Congressman Ted Poe (TX-02)

“Over there, over there, send the word, send the word, over there. That the Yanks are coming,
the Yanks are coming, and we won’t be back, ‘till it’s over over there.”  These were the words proudly sung by the American Doughboys as they headed “over there” to fight for freedom in the Great World War.  Nearly a century later, the final legacy of the American Doughboy is in our hands. How will we write the next pages of the final chapter? 

At 109 years old, it is reasonable to assume that there isn’t much left in life to accomplish.  For most people that’s probably true.  But for Frank Buckles, in his last chapter of life, his story is not quite done.

Frank Woodruff Buckles,is the last American Doughboy.  He is a national treasure.  I had the honor of meeting Frank as he joined me in Washington, DC to announce the Frank Buckles World War I Memorial Act.  The bill would refurbish and expand the local WWI Memorial on the National Mall for the soldiers of the District of Columbia.  It has been Frank’s driving passion to see that the nearly five million American GIs that fought in the War to End All Wars had a place among the memorials that honor our nation’s heroes. 

No taxpayer money will be used to pay for this memorial; but, Congress must authorize the building of it.  Frank has become my driving force to see to it that this simple request is rightfully honored, and we, as a nation, recognize our last remaining Doughboy when that time comes.  Frank is more a part of our community than probably most of you know. 

You see, there is one special teacher at Creekwood Middle School that has brought history to life for our children.  A few years ago, Creekwood teacher Jan York heard about Mr. Buckles.  She and other teachers at the school took on a project to raise money for a WWI Memorial in Washington, DC. 

With slogans reading "Bucks for Buckles" and "Dough for the Doughboys," students sold T-shirts, backpack tags and collected coins to raise money for the WWI Memorial Foundation.  Last year, 11 teachers, three students, the principal and a few parents visited Frank Buckles on his farm in West Virginia to present him with a check for $13,553.83. 

This project has had a profound impact on me.  There are no lobbyist taking on this cause, only a few Members of Congress, our school children and the last remaining doughboy.  

I have recently learned that my friend Frank Buckles’ health is deteriorating.  His family and friends have asked that when he dies, we pay tribute to the end of a generation by allowing him the honor ofa full military burial at Arlington Cemetery and that his body lie in honor in our nation’s Capitol.  I was shocked to learn, that it is going to take an Act of Congress to get this accomplished.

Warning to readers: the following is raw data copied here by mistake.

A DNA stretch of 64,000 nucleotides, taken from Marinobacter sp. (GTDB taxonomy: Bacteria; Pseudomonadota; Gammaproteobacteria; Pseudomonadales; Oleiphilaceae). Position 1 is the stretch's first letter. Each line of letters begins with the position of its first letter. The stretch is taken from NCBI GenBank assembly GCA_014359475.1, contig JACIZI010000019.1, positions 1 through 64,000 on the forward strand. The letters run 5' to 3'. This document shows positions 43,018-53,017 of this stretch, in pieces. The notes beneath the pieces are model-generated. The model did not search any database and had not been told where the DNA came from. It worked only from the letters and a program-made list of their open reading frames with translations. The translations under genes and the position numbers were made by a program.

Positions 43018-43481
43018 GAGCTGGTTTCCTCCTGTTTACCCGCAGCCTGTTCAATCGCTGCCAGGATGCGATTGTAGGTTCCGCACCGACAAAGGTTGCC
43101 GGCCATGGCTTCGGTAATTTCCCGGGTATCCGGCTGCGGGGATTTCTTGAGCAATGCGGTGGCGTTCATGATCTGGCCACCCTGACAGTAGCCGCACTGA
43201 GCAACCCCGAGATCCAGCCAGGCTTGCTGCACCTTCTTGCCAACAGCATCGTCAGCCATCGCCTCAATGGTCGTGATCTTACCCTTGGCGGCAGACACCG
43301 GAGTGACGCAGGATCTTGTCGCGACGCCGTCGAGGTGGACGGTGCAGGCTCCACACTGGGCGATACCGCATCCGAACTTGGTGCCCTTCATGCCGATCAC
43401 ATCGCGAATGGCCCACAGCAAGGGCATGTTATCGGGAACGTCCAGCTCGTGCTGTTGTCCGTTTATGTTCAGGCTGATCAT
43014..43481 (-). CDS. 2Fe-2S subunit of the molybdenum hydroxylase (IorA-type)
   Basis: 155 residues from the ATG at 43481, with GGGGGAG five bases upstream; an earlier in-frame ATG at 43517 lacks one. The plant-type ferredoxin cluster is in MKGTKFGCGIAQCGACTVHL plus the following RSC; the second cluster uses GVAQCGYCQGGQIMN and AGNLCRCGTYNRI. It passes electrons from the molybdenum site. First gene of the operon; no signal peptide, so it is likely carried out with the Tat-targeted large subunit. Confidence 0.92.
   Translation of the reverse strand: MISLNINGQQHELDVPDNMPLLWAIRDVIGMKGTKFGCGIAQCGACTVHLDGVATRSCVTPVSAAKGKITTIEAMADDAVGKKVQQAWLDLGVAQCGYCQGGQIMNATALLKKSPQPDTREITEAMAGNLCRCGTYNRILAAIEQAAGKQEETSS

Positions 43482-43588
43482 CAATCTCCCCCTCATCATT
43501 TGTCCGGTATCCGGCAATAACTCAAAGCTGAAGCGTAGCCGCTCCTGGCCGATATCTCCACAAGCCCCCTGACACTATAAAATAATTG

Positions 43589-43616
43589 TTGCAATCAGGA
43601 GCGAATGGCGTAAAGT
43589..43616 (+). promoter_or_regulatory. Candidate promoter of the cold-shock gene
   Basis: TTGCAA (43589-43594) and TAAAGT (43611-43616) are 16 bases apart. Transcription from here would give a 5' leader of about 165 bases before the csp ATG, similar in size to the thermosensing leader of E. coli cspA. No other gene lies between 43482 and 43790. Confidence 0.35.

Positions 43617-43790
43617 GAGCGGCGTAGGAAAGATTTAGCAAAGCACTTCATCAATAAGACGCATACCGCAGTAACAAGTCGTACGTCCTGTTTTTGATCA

This isn’t just about Frank Buckles. This is about our history, our patriotism, our gratitude and respect for an entire generation – for the last American Doughboy.  This is about honoring all 4,734,991 million of them, who have all have died except this one remarkable man.  Mr. Buckles still fights for the silent dead so that they will be honored by America. 

As we walk down the path of honor on the National Mall, we rightfully pay tribute to all those that sacrificed for our freedom.  But as I walked that path on the Mallwith Frank a few years back, I was embarrassed that there wasn’t a place of honor for the doughboys, sailors, aviators and marines of WWI. 

We have memorials on the National Mall for three of the four great wars of the last century with tributes to Vietnam, Korea and WWII.  But, there is a compelling silence and blissful absence of a WWI memorial for our last doughboy to salute.

As we come to the end of this chapter in history, I hope that we do the honorable thing.  I hope that the final legacy of these American heroes is not forgotten and that we do not fail to honor those that have made it possible for us to live in freedom. 

Honoring Frank Buckles is our chance to say thank you to the last of a generation.  It is the final legacy of those who fought “over there.”  America did not treat those that served in WWI well upon their return.  As the last lines are written, let’s get it right “over here.” 

The Doughboys should not be forgotten – the time is long past to build a memorial on the National Mall.  And when the time comes and the bugles sound Taps for the lone survivor, Corporal Frank Buckles of the United States Army should lie in honor in the United States Capitol. 

And that’s just the way it is.